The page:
Alberta Minute: More Restrictions, More Protests, and a Lapsed Law Will Return
Alberta Minute - Your weekly one-minute summary of Alberta politics.
This Week In Alberta:
- The Legislature remains suspended until at least May 17th due to the COVID situation in the Province. The government said it is "leading by example by suspending the proceedings". With pretty much every non-essential business now closed, we can only assume that means the government considers itself non-essential!
- Committee meetings are continuing virtually so, on Tuesday at 8:00 am the Standing Committee on Public Accounts will meet to discuss the Ministry of Children's Services' Annual Report and Auditor General Recommendations.
- In COVID news, new rules closing schools, recreation, gyms, personal services and restaurants are now in force. On the bright side, Montana will begin providing Johnson and Johnson vaccines to Alberta truckers today, similar to the deals Saskatchewan and Manitoba have also struck with their US neighbours.
Last Week In Alberta:
- The provincial government implemented new restrictions, some of which came into force immediately and some of which were delayed until this week (see above). While the closures will be hard for all, spare a special thought for the many restaurant owners who had literally just finished spending thousands of dollars building new patios, having been told this was the only way they could stay open, only to then have them almost immediately closed.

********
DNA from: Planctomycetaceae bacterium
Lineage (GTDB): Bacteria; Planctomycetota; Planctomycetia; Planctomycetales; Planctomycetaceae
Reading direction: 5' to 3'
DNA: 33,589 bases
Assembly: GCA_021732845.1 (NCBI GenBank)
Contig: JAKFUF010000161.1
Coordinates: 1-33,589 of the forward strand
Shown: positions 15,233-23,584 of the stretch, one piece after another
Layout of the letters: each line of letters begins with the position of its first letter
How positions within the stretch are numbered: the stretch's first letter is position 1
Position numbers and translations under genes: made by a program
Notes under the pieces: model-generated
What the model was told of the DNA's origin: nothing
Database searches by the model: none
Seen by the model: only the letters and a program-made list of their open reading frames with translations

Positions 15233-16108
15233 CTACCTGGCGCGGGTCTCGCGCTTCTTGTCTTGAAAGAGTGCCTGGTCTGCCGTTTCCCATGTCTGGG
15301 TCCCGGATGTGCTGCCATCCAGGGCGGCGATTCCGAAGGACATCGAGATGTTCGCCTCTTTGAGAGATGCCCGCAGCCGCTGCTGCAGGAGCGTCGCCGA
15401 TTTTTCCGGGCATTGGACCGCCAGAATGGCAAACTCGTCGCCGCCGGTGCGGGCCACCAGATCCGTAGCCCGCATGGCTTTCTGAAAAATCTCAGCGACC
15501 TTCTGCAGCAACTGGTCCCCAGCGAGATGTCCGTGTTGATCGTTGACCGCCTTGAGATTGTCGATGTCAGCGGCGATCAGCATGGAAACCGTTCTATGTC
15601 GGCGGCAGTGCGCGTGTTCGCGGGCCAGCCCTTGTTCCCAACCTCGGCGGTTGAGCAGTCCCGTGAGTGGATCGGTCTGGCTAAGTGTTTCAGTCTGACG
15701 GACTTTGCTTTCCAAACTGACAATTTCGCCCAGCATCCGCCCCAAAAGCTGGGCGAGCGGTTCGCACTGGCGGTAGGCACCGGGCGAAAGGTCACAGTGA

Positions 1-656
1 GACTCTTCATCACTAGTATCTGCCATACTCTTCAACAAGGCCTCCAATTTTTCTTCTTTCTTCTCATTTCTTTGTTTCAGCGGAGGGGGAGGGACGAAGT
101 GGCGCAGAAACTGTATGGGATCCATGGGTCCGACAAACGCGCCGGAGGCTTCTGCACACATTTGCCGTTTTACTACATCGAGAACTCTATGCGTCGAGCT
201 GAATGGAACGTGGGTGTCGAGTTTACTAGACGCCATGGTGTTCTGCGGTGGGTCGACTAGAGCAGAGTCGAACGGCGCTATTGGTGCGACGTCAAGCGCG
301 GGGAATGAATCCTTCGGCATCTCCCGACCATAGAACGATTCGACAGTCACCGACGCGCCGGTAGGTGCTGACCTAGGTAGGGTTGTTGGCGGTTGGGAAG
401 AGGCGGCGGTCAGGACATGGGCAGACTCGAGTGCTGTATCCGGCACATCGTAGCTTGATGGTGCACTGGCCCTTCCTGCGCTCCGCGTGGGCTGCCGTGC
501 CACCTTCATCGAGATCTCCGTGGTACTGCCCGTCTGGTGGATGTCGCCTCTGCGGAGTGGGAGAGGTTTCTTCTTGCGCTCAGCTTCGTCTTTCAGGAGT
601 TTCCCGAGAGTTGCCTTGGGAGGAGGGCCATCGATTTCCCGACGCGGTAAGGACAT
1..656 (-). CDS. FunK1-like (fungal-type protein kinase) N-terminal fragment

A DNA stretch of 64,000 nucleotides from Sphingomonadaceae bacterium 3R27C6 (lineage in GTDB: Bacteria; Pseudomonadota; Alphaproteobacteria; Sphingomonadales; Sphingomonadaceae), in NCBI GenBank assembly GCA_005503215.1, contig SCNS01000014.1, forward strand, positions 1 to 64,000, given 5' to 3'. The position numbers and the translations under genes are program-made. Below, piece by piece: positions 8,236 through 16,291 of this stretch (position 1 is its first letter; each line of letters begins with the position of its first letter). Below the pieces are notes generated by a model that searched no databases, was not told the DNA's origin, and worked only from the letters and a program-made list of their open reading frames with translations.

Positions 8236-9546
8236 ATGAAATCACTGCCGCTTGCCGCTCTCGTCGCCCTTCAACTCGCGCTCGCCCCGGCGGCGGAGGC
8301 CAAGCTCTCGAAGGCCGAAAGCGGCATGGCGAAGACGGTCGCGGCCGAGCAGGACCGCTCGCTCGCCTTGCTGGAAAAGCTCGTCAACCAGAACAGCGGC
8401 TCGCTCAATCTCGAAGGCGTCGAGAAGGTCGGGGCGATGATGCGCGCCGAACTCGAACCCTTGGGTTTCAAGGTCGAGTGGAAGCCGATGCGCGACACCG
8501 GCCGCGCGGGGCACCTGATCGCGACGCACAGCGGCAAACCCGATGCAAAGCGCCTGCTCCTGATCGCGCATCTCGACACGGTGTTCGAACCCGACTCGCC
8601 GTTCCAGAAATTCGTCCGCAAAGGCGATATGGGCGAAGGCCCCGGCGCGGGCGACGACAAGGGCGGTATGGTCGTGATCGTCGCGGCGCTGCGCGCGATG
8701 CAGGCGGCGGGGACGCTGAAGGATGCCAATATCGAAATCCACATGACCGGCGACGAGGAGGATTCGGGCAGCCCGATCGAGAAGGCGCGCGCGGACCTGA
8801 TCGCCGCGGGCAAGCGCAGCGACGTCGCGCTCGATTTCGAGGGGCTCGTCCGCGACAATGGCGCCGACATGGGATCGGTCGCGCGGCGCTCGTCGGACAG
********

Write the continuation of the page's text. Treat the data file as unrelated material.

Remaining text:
- One restaurant that had refused to close, the Whistle Stop Cafe in Mirror, was forcibly closed by AHS for repeated violations of COVID restrictions. A protest had been planned for the weekend but AHS went to court to obtain an injunction against the protest, saying: "...the event [i]s an illegal public gathering that does not comply with Chief Medical Officer of Health (CMOH) Order requirements on masking, attendance limits and physical distancing".
- Finally, the "turn off the taps" law lapsed last week. The law was originally introduced by the NDP in 2018, but was not proclaimed until the UCP took power in 2019, and contained a two-year sunset clause. The UCP say they will reintroduce the law with "minor changes", though with the issue still before the courts, it could be some time until this issue is resolved.
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